Mark Hertsgaard’s book, Hot: Living Through the Next Fifty Years on Earth, is less about what climate change is like or what is causing it and more about how we can live with it.
This is an older book. It was first published in 2012. I wrote this article about seven years ago, but I just read through it and it seems to me that everything I said here is still correct. Except that now the urgency to do something about climate change is much, much greater than it was in 2012.
Hertzgaard talks about both mitigation and adaptation, the language used by the scientists and journalists and policy experts who work in the climate field. Mitigation is the attempt to either emit lessCO2 into the atmosphere or ways in which the CO2 that is already there can be taken out. Adaptation refers to the ways in which we might be able to cope with the climate change that is already in the tube, the warming that is going to be unavoidable even if we were to eliminate all CO2 emissions right now.
Mitigation has to do with things like more fuel-efficient vehicles, renewable sources of energy and sequestering the CO2 released when we burn coal. Adaptation has to do with things like figuring out how to maintain water supplies after all the mountain glaciers are gone, how to grow food in arid climates, building dykes to keep out rising water and designing new kinds of cities better suited for a hotter world.
This book is mostly about adaptation, not mitigation.
Hertsgaard discusses the remarkable progress that has been made in adapting to the consequences of global warning that have been made in Seattle, Chicago, New York and all over Europe, particularly in the Netherlands. He also talks about the remarkable lack of progress that has been made in the US as a whole when compared to what Brittain and Europe are doing.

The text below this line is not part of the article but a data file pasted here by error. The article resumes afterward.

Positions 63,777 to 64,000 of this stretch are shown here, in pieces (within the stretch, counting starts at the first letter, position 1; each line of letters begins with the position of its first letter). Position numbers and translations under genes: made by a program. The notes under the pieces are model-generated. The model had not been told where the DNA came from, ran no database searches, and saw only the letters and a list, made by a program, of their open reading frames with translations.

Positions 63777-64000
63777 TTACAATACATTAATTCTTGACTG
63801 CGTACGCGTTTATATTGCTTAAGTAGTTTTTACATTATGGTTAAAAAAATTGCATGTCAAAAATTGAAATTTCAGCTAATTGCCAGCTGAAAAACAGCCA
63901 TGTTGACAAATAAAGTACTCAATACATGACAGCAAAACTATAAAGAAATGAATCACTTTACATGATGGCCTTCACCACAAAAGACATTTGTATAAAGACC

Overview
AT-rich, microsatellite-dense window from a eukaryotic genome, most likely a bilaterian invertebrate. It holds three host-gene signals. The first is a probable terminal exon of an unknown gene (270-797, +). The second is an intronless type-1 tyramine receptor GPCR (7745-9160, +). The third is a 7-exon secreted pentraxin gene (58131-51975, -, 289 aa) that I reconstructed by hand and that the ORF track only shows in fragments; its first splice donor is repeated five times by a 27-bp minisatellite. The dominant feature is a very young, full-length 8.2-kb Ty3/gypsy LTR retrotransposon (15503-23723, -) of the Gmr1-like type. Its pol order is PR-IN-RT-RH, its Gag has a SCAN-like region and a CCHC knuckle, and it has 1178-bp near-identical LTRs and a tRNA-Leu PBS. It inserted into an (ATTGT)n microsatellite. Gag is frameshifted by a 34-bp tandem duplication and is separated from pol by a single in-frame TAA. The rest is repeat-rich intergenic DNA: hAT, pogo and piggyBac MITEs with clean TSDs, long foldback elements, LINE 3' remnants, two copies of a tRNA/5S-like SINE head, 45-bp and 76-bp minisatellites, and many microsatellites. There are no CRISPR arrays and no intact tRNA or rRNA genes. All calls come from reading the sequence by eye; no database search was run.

Hertsgaard’s book begins with the fact that climate change is not something that will happen far in the future; it is something that is happening right now. He says that one day, after listening to the chief British science minister talk about the immediacy of climate change, he realized that his young daughter was going to have to live through the worst of climate change. This was a real wake up call for him and he felt that it was imperative that all of us need to wake up and deal with it seriously right now, before it is too late.
And I feel the same way. I have five grandchildren ages 12 to 22. These kids are probably going to live right through the worst of climate change and their lives are going to be seriously affected. In fact, I am deeply fearful that they and many other people may not live through the coming environment disasters.
This is a tough thing to face and I don’t like it any better than Hertsgaard does. But, like Hertsgaard, I think we have to do something and we have to do it now. At least we have to try. I think that Lynas’ plan of using a number of wedges to at least mitigate climate change and to attempt to avoid the immediate tipping points seems to make a lot of sense. All of what he recommends can be done right now–all of it is technically possible and do-able right now. Unfortunately, the current political situation in the US is making any kind of meaningful environment change next to impossible in this country.
Unfortunately, before anything can be done about climate change, the first step is going to have to be the defusing of the deliberate campaign by energy companies, oil companies, automobile companies, and other large corporations to undermine climate change legislation and to cast doubt that climate change even exists. Perhaps the corporate campaign to conceal climate change can be defused if enough people in the US begin to understand that climate change is real and that it is not something that is going to happen in the distant future, that it is happening right now and that the earth is balancing on the very edge of several irreversible tipping points as we speak.
Below are several books about the deliberate campaign to cast doubt on climate change.
A climate cover-up by many large corporations, politicians and wealthy individuals in the US is undeniably a fact. However, this doesn’t mean that climate scientists know for certain exactly what is in store for us. CO2 and other greenhouse gases are clearly and definitely increasing in a regular progression in lock-step with a regular, world wide, average temperature rise. About this there is no doubt. There is also no real doubt that this climate change is anthropogenic, i.e. man made.